A P J Abdul Kalam, 83, was a daring President who undertook a submarine sortie, flew a Sukhoi jet, visited the Siachen glacier, world’s highest battlefield and interacted with troops at the Line of Control.
But probably none as daring as a night-time flight from Aizawl airport that took off after the runway was illuminated with lanterns and torches.
This occurred one evening in 2005 when Kalam, always wearing a genial smile, had completed all his official engagements during his visit to Mizoram and was scheduled to leave the next morning. But a restless Kalam decided to take off for Delhi at night, one of his senior aides recalled.
The local Indian Air Force station’s head was summoned and informed of the President’s wish to fly to the national capital as his work in Mizoram was over.
“But there are no facilities for taking off from the airport at night,” the IAF official said, thinking the matter was settled.
However, his explanation did not cut ice with Kalam, who retorted: “What if there is an emergency? Will the IAF wait for the morning? Tell them I have to take off and all necessary arrangements should be made.”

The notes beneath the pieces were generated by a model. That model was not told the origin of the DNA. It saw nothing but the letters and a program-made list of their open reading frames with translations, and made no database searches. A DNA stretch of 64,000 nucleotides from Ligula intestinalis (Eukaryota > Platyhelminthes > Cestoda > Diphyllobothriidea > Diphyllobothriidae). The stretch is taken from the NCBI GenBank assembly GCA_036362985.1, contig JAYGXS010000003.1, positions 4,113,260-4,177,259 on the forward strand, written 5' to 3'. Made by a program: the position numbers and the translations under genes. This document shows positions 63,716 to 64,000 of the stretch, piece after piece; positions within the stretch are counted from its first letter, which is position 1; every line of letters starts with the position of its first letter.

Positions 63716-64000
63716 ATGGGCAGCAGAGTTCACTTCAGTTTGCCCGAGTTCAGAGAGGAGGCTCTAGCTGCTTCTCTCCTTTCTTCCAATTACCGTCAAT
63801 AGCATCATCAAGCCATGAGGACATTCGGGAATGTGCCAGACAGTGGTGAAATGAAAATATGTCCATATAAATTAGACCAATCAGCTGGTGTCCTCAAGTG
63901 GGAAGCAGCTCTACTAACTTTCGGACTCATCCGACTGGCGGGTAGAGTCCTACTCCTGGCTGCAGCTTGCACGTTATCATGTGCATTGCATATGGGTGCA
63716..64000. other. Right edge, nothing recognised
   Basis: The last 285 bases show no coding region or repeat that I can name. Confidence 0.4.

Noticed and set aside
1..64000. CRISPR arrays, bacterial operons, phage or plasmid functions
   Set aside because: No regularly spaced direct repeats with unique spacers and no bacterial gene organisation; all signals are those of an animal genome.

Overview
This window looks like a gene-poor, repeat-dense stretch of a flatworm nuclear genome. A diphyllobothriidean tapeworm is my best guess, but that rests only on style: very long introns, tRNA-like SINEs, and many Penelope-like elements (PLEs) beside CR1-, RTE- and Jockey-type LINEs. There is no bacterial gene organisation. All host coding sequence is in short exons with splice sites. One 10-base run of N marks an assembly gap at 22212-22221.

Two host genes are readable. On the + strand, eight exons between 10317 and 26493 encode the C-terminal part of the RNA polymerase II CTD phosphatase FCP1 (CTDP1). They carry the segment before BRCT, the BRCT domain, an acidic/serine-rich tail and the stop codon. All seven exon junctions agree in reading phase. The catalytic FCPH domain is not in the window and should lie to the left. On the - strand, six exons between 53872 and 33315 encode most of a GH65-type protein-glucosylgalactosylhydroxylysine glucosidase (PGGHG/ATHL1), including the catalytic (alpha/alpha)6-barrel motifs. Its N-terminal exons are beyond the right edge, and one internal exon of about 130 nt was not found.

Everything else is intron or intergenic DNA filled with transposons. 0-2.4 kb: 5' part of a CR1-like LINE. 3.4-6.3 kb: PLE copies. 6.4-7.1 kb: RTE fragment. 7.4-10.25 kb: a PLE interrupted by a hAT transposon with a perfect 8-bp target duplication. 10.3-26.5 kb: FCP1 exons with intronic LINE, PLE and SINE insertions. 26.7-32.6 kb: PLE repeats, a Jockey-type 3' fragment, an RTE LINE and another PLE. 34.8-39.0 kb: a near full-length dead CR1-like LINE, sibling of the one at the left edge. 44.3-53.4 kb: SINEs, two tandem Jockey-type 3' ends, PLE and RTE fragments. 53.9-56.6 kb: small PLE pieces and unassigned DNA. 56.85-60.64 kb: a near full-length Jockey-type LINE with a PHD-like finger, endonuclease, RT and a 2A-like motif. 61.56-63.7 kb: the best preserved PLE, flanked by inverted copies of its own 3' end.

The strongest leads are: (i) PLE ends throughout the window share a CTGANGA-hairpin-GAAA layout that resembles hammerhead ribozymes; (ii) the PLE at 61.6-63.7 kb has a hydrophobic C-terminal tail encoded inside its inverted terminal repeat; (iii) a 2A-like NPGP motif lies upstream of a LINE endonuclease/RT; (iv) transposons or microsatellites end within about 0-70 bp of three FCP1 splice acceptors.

His aides went to the IAF official and conveyed the message from Kalam, who as President was also the supreme commander of the armed forces.
The IAF commander immediately got in touch with his seniors in Delhi, who did not come to his rescue and instead asked him to comply with the orders of the “missile man”.
Finally, Kalam had his way and IAF personnel lit up the runway with lanterns, flaming torches and bonfires to facilitate the take-off, the aide said.
The President’s aides too were concerned about his decision to take off at night from an airport that had only basic equipment and privately asked IAF officials whether such a flight would be safe.
The answer from an IAF official was enough to send a chill down their spines -- “you can take off but there may be some problems if you have to return”.
Around 9 pm, the Presidential Boeing took off with Kalam and his entourage of 22.
Another incident which displays his bravery was when Kalam decided to visit troops in Siachen. In October 2004, he waited at the airport for weather clearance for 40 minutes before landing at Thoise airbase and later took a helicopter to reach army personnel at Siachen base camp.
An aeronautical engineer, Kalam also flew a Sukhoi-30 fighter plane in June 2006 and, after the experience, said “it was a dream of mine since 1958, when I became an engineer, to fly in a fighter aircraft.” Kalam had taken controls of the fighter plane for three minutes during the 36-minute flight.
Earlier the same year, Kalam had created history in February by becoming the country’s first President to undertake an undersea journey in a submarine onboard INS Sindhurakshak, a Russian-origin kilo class submarine, from Vishakapatnam naval dockyard.
Image: In February 2006, then President APJ Abdul Kalam undertook an underwater journey on board the INS Sindhurakshak. Photograph: The Indian Navy/indiannavy.nic.in